Something's got to give. At a time when the aging of the U.S.
population is beginning to accelerate, the construction pace of new
housing and care facilities for seniors is shrinking.
Between 2010 and 2020, the number of Americans 65 and older will
grow +36%, compared with a growth rate of 9% for the general
population, according to the U.S. Department of Health and Human
You'd think we'd be on the verge of a boom in Baby Boomer housing.
Yet, construction in the seniors housing sector has nosedived in
recent years due to a lack of financing for developers and
continued recession-related economic pressures.
In the year ended March 31, the number of such units started
fell -37% from the previous year, and was down -45% from two years
earlier. That, according to a report from the National Investment
Center for the Seniors Housing & Care Industry and the American
Seniors Housing Association. In fact, the two trade groups termed
the amount of construction activity in seniors housing and care
since 2000 as "modest" compared with the 1980s and 1990s.
In this scenario, the law of supply and demand would seem to
favor the supply side. Even if lenders were to start lending again
and bulldozers were to start blazing, it would realistically take
at least a couple years before the number of new available units
would begin to come in line with a growing demand.
Short of purchasing a long-term care facility or a medical
office building on your own, one way to take advantage of this
discrepancy is by buying shares in health care REITS, or real
estate investment trusts that own health care properties.
Healthcare REITs, like all REITs, have a huge tax advantage.
They only pay taxes on earnings they do not pass on to their
shareholders. And they must pay at least 90% of their earnings in
This means that REITs often pay huge dividends, but there's a
drawback. REITs are usually unable to finance expansion with their
operating income, having passed the overwhelming majority on to
shareholders. Instead, they have to issue debt and equity to grow.
)$6.6B4.9%30.72.6$1.82$71M$2.6BHealth Care REIT
)$5.3B6.3%24.11.5$1.48$102M$2.4BNationwide Health Properties (
)$2.5B7.4%17.81.3$0.93$72M$984MOmega Healthcare Investors (
)$1.5B6.6%20.12.2$0.90$0.7M$493MNational Health Investors (
)$901M6.7%15.52.1$2.20$64M$1MMedical Properties Trust
)$759M8.5%22.51.1$0.39$13M$566MLTC Properties (
)$591M6.1%20.72.2$1.23$5M$11MUniversal Health Income Trust
One healthcare REIT that stands out:
National Health Investors (
. NHI yields 6.7% and is cheap compared with its peers. It's also
in a great cash and debt position, giving it plenty of room to
National Health Investors is one of just 125 profitable U.S.
companies that over the past year have decreased their debt by more
than -50% without increasing their number of shares outstanding.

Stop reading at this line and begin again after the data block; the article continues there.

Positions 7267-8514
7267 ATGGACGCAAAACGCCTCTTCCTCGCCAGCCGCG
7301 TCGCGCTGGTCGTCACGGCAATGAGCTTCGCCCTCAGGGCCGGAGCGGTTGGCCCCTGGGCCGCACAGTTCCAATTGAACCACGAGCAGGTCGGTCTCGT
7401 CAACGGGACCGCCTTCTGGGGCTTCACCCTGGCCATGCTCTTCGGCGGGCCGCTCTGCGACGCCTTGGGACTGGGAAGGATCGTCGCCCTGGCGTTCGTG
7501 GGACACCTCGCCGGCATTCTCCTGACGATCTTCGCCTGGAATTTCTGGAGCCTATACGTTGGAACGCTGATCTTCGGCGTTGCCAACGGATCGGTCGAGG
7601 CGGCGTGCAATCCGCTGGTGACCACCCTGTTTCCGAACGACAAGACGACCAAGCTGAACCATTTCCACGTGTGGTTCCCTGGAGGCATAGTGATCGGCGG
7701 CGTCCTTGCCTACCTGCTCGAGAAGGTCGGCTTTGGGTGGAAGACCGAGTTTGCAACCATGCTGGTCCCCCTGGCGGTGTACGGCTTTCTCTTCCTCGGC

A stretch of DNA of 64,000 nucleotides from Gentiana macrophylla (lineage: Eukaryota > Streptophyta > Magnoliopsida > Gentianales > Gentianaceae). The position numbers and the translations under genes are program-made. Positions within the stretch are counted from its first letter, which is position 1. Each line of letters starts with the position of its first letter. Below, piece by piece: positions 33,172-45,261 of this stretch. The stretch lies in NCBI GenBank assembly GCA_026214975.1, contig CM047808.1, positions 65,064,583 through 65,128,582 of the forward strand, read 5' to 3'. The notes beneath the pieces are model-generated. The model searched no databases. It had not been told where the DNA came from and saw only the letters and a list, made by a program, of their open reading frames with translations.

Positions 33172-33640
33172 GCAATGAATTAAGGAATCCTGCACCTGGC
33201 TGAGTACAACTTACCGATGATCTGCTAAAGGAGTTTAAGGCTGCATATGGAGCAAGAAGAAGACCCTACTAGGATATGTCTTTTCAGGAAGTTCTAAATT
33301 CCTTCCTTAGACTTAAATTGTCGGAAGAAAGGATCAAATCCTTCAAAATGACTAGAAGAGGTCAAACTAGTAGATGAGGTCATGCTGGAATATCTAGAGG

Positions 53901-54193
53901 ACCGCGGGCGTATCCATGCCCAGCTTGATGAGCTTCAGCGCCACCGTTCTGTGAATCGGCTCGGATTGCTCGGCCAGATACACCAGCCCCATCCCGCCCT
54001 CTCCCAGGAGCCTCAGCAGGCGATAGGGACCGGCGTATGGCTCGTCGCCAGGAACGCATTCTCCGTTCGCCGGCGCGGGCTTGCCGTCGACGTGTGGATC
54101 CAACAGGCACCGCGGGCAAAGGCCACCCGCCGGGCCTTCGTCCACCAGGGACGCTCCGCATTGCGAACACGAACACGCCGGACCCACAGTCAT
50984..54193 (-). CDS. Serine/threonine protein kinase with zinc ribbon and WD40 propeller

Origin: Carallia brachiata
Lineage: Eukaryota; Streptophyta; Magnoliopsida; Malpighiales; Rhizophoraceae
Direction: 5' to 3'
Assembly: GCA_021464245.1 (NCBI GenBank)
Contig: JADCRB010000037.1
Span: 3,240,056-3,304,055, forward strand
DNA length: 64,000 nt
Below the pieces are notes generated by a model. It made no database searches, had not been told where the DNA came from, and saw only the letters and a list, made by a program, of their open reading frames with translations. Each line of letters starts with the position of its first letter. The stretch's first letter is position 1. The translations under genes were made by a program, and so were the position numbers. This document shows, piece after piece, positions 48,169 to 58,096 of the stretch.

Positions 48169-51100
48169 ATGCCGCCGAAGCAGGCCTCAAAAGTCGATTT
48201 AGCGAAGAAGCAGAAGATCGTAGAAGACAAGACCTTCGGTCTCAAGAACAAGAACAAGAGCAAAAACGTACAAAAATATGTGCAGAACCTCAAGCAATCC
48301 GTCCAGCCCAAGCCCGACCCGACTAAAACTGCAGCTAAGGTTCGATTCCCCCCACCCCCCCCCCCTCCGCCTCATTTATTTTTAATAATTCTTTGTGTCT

And it's the only one that has accomplished this financial feat
that has a dividend yield of more than 6%. Its debt is now just
$1.4 million -- about 2% of the cash it has on hand.
This $900 million company purchases and leases health care real
estate and makes mortgage loans to health care operators. Founded
in 1991, the company now has 130 health care facilities in 18
states. These facilities are predominantly long-term care
facilities and assisted living facilities, but include residential
projects for the developmentally disabled, medical office
buildings, retirement centers, and a hospital.
The company currently pays a $0.55 per quarter dividend,
totaling $2.20 per year, for a dividend yield of 6.7%. In December,
the company also pays a variable cash dividend. Last year, the
variable dividend was $0.14, pushing its historical yield to
For the third quarter ended Sept. 30, 2009, National Health
Investors saw revenues of $19.6 million, up +26% from the same
period last year. The bulk of this gain came from rental income,
while its income from mortgage interest gained only slightly. Net
income for the quarter was up about 10%.
Not only has National Health Investors been putting up great
numbers, very few have noticed. Its price to earnings ratio is
still a measly 15.7. That's a full ten points below its peer
average of 26.0. And the company's forward price to earnings ratio
is an even lower 12.8. On a price to book basis, it's also
reasonably valued at 2.1.
During the past year, National Health Investors has paid off 85%
of its debt, which now totals just $1.4 million. It did this
without issuing new shares. This puts the company in a great
position to acquire new properties going forward. It also has an
excellent cash position with about $64.0 million at the end of the
Sept. 30 quarter.
National Health Investors last week announced it spent $28.25
million on five assisted living facilities from Bickford Senior
Living, which is also leasing the properties back from National
Health Investors for the next 15 years. The company said that this
investment will return a double-digit yield during the life of the
This is the best healthcare REIT out there. It's undervalued and
underappreciated. For the price, it's an absolute steal. If it
keeps posting outstanding results, it won't be for long.
Disclosure: Anthony Haddad does not own shares of any security
mentioned in this article.
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